Me: “Paid?”

Lady: “When I checked, there was no one watching the kids. My girls were even about to get into a fight with each other. You’re going to get back there and do your job, and when I find [Aunt], I’ll see that she never hires you again.”

Me: “Can you let go of me now?”

Lady: “You need to learn some responsibility and–”

Dad: “[My Name], there you are. Come here; it’s time for the speeches. Oh, hello, Mrs. [Lady].”

Lady: *suddenly sickeningly pleasant* “Oh, hello, [Dad]. I haven’t seen you in years! How have you been? How’s [Mum] doing?”

Dad: “She’s fine. [My Name], this is [Lady]. She’s a part of Grandma’s congregation. I used to babysit her when I was your age.”

Lady: “You should have said you were related to [Grandma]. I thought you were the hired help.”

(I turn to look at the projector, showing photographs of Grandma through her life, right next to us. The current image is one of Grandma in her wedding dress; I have listened to twelve people today already marvel over how it looks just like me, before I’ve even introduced myself)

Me: “Sure. If you say so.”

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Elton John’s Early Adventures

, , , , , | Friendly | February 15, 2020

(Two friends and I are the tender age of 18 and decide to go out clubbing for the first time. We find a club, we party, we drink… waaaaay too much. We decide to leave but can barely make it down the stairs. I have a vague recollection of someone shouting, “Call an ambulance!”, but us shooing them away saying we are fine. So, there we are, standing at the edge of the main street of the busy clubbing area, dozens of people walking past us, with no idea how to proceed as we are all too trashed to even work out how to get home. After a while, a man dressed in sparkly trousers, crazy yellow glasses, and a white furry coat, carrying a speaker and another couple of large bags, comes to talk to us.)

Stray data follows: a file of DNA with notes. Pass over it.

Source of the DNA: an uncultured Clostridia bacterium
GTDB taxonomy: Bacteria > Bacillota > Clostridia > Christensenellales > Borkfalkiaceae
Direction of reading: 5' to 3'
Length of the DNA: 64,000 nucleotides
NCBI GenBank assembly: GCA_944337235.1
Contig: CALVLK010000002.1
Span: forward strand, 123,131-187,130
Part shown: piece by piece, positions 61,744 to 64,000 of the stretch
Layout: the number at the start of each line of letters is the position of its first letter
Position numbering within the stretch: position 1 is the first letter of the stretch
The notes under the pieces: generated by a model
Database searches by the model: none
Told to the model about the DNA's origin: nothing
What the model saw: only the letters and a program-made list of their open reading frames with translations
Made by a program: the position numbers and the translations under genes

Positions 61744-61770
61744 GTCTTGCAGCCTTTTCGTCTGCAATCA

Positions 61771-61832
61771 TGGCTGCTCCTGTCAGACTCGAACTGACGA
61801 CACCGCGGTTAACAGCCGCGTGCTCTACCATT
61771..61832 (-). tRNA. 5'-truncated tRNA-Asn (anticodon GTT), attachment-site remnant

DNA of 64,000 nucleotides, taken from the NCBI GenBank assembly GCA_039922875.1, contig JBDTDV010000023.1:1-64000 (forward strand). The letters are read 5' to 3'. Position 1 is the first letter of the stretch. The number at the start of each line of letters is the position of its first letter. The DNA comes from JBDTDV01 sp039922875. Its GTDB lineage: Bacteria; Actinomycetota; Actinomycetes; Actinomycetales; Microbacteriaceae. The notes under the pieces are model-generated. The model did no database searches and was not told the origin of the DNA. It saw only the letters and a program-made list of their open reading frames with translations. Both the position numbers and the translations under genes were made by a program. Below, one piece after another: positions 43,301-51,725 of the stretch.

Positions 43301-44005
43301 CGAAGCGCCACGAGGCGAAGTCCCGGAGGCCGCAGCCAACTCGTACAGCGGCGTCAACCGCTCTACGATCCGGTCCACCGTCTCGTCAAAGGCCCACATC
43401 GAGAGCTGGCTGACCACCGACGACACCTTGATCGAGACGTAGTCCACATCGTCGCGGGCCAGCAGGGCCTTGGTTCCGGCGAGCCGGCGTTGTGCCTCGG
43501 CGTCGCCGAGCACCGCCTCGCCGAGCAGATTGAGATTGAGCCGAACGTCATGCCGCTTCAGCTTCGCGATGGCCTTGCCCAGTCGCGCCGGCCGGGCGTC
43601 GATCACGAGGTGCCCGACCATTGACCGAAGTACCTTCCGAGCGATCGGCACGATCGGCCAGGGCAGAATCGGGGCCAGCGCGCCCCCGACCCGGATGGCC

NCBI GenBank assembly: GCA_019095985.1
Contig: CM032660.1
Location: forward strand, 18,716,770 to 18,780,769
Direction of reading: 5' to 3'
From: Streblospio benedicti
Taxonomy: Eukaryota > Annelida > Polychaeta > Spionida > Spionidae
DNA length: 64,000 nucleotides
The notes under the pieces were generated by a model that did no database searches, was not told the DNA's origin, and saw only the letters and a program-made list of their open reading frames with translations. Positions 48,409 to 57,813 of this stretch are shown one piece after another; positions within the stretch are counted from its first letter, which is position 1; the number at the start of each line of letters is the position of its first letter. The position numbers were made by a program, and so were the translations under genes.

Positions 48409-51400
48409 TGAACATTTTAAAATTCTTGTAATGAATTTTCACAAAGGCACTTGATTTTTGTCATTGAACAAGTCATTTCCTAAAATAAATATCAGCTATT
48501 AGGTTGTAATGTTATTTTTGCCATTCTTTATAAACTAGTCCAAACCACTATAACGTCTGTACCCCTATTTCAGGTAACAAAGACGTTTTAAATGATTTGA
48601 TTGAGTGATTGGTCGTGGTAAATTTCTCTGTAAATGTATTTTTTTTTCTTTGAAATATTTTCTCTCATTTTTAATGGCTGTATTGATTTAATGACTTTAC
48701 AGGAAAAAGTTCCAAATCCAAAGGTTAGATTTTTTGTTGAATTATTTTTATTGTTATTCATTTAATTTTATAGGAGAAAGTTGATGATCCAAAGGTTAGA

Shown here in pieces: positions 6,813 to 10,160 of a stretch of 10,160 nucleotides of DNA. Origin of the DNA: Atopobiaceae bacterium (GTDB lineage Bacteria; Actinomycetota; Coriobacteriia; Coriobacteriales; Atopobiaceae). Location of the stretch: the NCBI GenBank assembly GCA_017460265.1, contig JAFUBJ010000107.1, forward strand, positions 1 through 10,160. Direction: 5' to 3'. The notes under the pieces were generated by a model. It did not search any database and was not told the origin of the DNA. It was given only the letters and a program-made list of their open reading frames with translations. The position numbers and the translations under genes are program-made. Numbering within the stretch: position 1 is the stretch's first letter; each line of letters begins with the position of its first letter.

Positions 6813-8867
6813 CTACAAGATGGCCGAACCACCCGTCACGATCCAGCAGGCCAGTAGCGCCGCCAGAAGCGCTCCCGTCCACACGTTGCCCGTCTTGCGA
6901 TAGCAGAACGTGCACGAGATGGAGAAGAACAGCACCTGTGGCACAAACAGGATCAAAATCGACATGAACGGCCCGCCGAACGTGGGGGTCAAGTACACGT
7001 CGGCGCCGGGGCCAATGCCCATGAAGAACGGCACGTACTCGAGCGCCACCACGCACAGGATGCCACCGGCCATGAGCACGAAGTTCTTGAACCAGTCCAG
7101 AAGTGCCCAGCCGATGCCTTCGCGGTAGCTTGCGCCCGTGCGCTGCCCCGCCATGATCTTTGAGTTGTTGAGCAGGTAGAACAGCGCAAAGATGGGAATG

Man: “Are you guys heading somewhere?”

Us: “Yeah, we just need to get home.”

Man: “You look like you’ve had a big night. Where are you heading?”

Us: “[Suburb].”

Man: “Okay, well, if you don’t mind coming via [Other Suburb 15 minutes from ours], we can share a cab, and then I can drive you home.”

Us: *with, apparently, no idea about personal safety* “Oh, that would be so good. Thank you!”

Man: “It’s all good. I’m a DJ; I’ve just been playing at [Nearby Club]. I see people like you guys all the time; it’s kind of refreshing. I’m happy to help.”

(He gets us a cab, loads his stuff in the back, opens the passenger door for us and gets in the front. We try to be polite and ask about his DJ-ing, but none of us can make much coherent conversation. We get to his place and get out of the cab, which he jumps in to pay for before any of us can offer.)

Man: “If you guys just want to wait on the path, I’ll just get my gear inside and get the car.”

(He returned in five minutes with his car, we piled in the back seat and gave him the address, again trying unsuccessfully to converse, and we were soon at our destination, all of us trying not to fall asleep or vomit. We got out, the man wished us well and drove off, and we all somehow managed to get into the flat and collapse on the floor for the next ten hours. Twenty years later, my friend and I still refer to this man as “the angel.” We couldn’t remember his DJ name so we were never able to track him down and soberly thank him or pay for the cab fare. Our night could have ended horrifically. We were unbelievably lucky to have such a nice, honest, decent bloke come to our aid in our moment of need. He never even said anything to make fun of us for our predicament — which would have been totally warranted. The world needs less drunk teenage idiots and more blokes like this guy.)